A MOTORING menace has been jailed and banned from the region’s roads.
Alan Frank Longstaff faced a raft of charges when he appeared before Durham Crown Court, including driving while disqualified, dangerous driving, driving while unfit through drugs.
He also breached a conditional discharge imposed for previous motoring offences.
The court was told that on June 24 last year, the already-banned 24-year-old was spotted in the driving seat of a silver Peugeot car by officers on patrol in Caroline Street, Hetton.
Prosecutor Ros Scott Bell said one of the policemen thought Longstaff looked like he was under the influence of drink or drugs.
The car sped off to the Eppleton and Broomhill areas of the village and headed into an open field.
Ms Scott Bell said: “The defendant was seen to run from the driver’s side and the officers have given chase.
“It was a police dog which apprehended the defendant trying to climb over a fence.”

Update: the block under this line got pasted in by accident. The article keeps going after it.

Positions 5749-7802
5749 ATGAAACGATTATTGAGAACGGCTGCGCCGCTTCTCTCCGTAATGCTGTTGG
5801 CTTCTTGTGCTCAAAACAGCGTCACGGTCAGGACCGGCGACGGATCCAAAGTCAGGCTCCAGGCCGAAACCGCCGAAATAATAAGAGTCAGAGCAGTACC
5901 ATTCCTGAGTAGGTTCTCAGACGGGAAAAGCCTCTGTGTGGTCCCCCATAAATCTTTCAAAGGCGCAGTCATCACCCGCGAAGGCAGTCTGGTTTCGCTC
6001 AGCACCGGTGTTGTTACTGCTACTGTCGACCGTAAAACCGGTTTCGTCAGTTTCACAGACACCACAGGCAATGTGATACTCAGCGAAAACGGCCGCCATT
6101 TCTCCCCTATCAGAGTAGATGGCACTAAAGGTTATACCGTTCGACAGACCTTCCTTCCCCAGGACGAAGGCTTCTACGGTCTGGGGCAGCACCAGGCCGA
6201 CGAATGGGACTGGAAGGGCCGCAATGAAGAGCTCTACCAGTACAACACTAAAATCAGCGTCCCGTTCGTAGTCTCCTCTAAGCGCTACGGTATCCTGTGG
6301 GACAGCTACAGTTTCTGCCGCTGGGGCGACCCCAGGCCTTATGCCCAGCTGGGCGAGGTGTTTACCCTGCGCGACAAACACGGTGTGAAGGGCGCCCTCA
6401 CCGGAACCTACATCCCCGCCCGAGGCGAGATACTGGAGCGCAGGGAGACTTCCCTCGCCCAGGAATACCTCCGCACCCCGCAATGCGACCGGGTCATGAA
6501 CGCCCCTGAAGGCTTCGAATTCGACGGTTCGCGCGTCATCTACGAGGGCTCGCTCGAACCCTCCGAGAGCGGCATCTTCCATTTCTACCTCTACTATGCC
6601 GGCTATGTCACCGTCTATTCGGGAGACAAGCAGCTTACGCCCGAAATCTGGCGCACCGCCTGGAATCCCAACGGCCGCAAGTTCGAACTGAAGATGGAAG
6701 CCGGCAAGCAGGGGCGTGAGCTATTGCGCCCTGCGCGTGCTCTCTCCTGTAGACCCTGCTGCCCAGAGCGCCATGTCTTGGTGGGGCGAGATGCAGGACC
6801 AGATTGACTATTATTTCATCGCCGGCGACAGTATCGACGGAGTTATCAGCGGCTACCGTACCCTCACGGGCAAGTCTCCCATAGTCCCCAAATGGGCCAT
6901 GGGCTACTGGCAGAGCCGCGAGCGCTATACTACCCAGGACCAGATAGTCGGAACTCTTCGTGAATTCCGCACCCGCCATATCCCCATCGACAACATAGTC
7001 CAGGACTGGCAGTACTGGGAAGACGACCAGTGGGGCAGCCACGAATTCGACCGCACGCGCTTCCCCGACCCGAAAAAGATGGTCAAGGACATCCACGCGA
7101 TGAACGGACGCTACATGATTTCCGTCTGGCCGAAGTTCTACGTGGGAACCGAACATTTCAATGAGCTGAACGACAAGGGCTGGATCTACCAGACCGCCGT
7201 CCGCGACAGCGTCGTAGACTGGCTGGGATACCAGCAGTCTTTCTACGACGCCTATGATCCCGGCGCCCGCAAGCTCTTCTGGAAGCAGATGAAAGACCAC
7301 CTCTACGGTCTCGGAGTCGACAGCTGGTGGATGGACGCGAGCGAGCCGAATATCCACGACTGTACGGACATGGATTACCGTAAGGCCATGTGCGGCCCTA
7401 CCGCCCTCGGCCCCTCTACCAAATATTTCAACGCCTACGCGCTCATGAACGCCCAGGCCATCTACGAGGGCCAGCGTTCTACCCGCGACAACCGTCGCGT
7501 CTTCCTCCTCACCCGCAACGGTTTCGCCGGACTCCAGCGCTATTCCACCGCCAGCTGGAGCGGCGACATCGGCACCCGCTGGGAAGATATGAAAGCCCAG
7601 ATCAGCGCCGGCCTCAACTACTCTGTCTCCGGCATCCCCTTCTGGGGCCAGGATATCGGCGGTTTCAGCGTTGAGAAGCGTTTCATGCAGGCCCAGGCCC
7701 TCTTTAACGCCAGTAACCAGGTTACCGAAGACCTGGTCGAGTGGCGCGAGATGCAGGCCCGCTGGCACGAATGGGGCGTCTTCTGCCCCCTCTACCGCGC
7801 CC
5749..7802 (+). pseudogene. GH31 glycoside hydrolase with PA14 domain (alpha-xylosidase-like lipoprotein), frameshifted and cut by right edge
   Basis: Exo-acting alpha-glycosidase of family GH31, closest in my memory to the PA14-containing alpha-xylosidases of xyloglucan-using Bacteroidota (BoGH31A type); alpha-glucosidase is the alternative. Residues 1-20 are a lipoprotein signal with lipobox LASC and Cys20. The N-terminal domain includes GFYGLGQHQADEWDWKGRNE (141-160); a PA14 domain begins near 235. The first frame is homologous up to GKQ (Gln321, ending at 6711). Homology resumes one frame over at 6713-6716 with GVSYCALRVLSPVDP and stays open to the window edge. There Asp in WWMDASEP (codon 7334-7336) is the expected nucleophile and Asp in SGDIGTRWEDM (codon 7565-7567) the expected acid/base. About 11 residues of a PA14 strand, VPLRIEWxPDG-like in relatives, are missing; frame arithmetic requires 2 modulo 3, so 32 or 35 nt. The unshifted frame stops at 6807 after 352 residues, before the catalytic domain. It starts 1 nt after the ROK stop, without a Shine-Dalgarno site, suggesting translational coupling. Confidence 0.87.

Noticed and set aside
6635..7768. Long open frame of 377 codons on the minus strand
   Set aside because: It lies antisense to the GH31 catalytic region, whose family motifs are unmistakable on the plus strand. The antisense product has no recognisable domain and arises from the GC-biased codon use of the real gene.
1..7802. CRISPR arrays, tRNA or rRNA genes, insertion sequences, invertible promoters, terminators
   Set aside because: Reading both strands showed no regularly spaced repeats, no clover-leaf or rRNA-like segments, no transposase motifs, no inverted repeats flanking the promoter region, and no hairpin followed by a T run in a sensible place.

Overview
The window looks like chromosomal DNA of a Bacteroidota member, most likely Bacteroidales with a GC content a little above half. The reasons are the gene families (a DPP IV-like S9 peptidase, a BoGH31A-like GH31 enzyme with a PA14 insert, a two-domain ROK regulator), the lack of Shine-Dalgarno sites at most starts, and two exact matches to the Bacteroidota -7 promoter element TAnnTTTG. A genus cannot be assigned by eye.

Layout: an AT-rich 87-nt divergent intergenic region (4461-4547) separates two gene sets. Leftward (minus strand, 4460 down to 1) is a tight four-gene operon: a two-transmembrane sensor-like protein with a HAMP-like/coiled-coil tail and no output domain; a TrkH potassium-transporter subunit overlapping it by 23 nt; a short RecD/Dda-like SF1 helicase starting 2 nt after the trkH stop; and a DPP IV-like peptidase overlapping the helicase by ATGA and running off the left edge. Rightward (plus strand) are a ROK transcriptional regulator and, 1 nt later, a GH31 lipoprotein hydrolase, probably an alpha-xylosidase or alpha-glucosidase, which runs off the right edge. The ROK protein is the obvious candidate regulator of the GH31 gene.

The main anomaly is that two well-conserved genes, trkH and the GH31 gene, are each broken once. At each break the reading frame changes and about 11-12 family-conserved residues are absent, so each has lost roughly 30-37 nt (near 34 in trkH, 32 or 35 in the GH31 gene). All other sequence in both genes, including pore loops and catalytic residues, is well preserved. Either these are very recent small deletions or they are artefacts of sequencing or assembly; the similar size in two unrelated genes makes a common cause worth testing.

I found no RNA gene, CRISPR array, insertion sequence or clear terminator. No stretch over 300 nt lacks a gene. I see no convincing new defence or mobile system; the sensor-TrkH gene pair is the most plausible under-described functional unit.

Blood tests later revealed drugs, including cocaine, were in Longstaff’s system.
When interviewed, he claimed he had not been driving the car and blamed another man.
On October 4, a police officer recognised him as a banned driver sitting in a Ford Escort in Station Road, Easington Colliery.
It sped off into Allan Street. Two men got out the car, which kept moving and crashed in to a wall at the back of a house.
A police helicopter was launched and Longstaff was found a short distance away. The passenger was also traced.
The court was told Longstaff has motoring convictions dating back to 2003.
Judge Christopher Prince sentenced Longstaff, previously of Seaham and now of Commercial Street, Ferryhill, to a three-year driving ban and a total of 16 months in prison.
For the June 24 offences he was given four months for driving while disqualified, and one for driving while unfit through drugs, to run concurrently.
For the October 4 incident, when he also breached a condition discharge given for driving during a ban, he was ordered to serve four months for driving whilst disqualified, and eight consecutive for dangerous driving, to run consecutively.
No separate penalties were given for driving without insurance on either occasion.